On Eve Of Argentine Election, Polls Lean Right
SCOTT SIMON, HOST:
Argentina's been ruled by the same family for the last 12 years. After tomorrow's election, the president will have not only a new last name, but likely a new agenda. NPR's Lourdes Garcia-Navarro reports from Buenos Aires that Argentines say this election is the most important in a generation.
LOURDES GARCIA-NAVARRO, BYLINE: I meet with a group of seven young Argentine's, naturally, in a busy cafe. This is, after all, South America's coffee shop capital. Santos Urquiza is 25 years old.
SANTOS URQUIZA: We need a change in the way our government is functioning because...
GARCIA-NAVARRO: He says he's tired of the last 12 years of leftist policies under Nestor and Cristina Kirchner. So Urquiza is voting for the current frontrunner, right-of-center Buenos Aires Mayor Mauricio Macri. He's the former head of a popular soccer club and the son of a wealthy construction magnate. Critics say Macri's privileged background puts him out of touch with the working class.
SANTIAGO RESNIK: I think that what we achieve will be lost if Macri wins.
GARCIA-NAVARRO: Santiago Resnik is also in his 20s, and he wants Daniel Scioli to win. Scioli is the former governor of Buenos Aires province. And he's also a sporting man, a one-time speedboat champion who lost his arm in a boating accident. He's the anointed successor of Cristina Kirchner, and he's pledged continuity, including keeping generous spending on social programs. What's at stake is Latin America's third-largest economy says Matteus Carugatti with think tank Management and Fit.
MATTEUS CARUGATTI: We have an economy that hasn't grown in four years with high inflation. The poverty rate is still at the same level as it was in 2011. So we have poor results in terms of economic performance.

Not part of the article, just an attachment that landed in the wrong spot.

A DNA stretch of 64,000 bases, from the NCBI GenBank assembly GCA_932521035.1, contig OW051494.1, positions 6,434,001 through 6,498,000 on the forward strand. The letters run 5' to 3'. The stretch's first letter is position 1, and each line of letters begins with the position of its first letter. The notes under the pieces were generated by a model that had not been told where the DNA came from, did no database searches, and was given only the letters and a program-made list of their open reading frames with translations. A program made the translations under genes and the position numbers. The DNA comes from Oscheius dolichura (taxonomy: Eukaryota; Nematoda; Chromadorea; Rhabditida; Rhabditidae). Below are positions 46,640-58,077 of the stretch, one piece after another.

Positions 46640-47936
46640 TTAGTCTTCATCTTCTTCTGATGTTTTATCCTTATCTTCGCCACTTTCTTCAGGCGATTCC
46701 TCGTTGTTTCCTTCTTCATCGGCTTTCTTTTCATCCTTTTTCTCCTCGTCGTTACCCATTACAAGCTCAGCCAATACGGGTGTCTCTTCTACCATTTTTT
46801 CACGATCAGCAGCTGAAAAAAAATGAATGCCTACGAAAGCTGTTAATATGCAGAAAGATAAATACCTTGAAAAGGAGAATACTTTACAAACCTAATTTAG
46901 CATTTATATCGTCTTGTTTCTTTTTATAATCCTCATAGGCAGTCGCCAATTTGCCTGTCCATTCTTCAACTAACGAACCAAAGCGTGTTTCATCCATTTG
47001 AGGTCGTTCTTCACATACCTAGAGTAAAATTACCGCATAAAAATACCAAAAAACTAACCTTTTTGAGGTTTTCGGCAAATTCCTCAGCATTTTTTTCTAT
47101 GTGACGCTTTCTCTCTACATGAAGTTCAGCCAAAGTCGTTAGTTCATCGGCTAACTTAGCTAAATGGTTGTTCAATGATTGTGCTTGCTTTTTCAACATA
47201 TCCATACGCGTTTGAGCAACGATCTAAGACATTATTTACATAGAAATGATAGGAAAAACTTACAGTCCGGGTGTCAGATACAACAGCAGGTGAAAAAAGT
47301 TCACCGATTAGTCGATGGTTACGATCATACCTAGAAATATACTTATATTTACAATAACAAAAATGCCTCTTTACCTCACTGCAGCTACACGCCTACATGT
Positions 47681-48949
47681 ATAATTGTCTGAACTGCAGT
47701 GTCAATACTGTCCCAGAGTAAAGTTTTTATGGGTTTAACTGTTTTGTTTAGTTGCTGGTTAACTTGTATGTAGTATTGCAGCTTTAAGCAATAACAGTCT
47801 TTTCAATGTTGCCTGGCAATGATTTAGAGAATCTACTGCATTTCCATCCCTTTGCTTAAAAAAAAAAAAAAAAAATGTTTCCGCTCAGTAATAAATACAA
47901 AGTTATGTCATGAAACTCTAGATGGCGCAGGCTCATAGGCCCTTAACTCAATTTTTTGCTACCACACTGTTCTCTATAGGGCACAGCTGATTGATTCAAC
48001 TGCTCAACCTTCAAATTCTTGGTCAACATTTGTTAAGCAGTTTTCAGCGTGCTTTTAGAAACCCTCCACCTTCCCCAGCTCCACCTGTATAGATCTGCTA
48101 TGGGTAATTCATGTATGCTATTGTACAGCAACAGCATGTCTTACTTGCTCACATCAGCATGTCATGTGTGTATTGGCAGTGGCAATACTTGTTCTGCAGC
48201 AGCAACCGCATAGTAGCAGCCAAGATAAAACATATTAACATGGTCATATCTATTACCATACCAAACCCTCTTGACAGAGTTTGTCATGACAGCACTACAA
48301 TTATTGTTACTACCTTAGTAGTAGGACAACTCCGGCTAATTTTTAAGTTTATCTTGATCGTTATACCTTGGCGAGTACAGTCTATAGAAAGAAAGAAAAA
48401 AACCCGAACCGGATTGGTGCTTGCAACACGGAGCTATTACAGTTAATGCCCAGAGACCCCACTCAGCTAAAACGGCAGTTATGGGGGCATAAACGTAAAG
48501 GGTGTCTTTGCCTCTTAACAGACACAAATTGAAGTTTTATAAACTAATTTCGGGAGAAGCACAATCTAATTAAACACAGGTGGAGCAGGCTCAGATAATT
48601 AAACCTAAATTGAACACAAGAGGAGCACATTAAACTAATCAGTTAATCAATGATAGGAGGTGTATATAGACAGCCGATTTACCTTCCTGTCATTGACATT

GARCIA-NAVARRO: The economist says regardless of the new president's political leanings, there are some difficult measures in the cards.
CARUGATTI: Devaluation is one of them; another, a cut in subsidies to energy and transportation.
GARCIA-NAVARRO: Which will affect the currency and the cost of living here. This election also matters to the United States. Julia Pomares is from CIPPEC, another think tank, and she says sitting President Cristina Kirchner has been in opposition to much of American foreign policy in the region, especially in regards to difficult issues like the leftist leadership of Venezuela. If Macri wins, he has already signaled there will be a shift in the relationship.
JULIA POMARES: I think in many ways he will be a better ally, so it will be a very interesting situation to see.
GARCIA-NAVARRO: Latin America is watching these elections closely, too. A right-of-center president governing in Argentina could be the first sign that the wave of leftist leaders in Latin America that rose to power over a decade ago could be falling out of favor. What was called the Pink Tide may be washing out to sea. If the polls are right and Macri wins, Argentina and Latin America, come Monday, could start to look very different. Lourdes Garcia -Navarro, NPR News, Buenos Aires.
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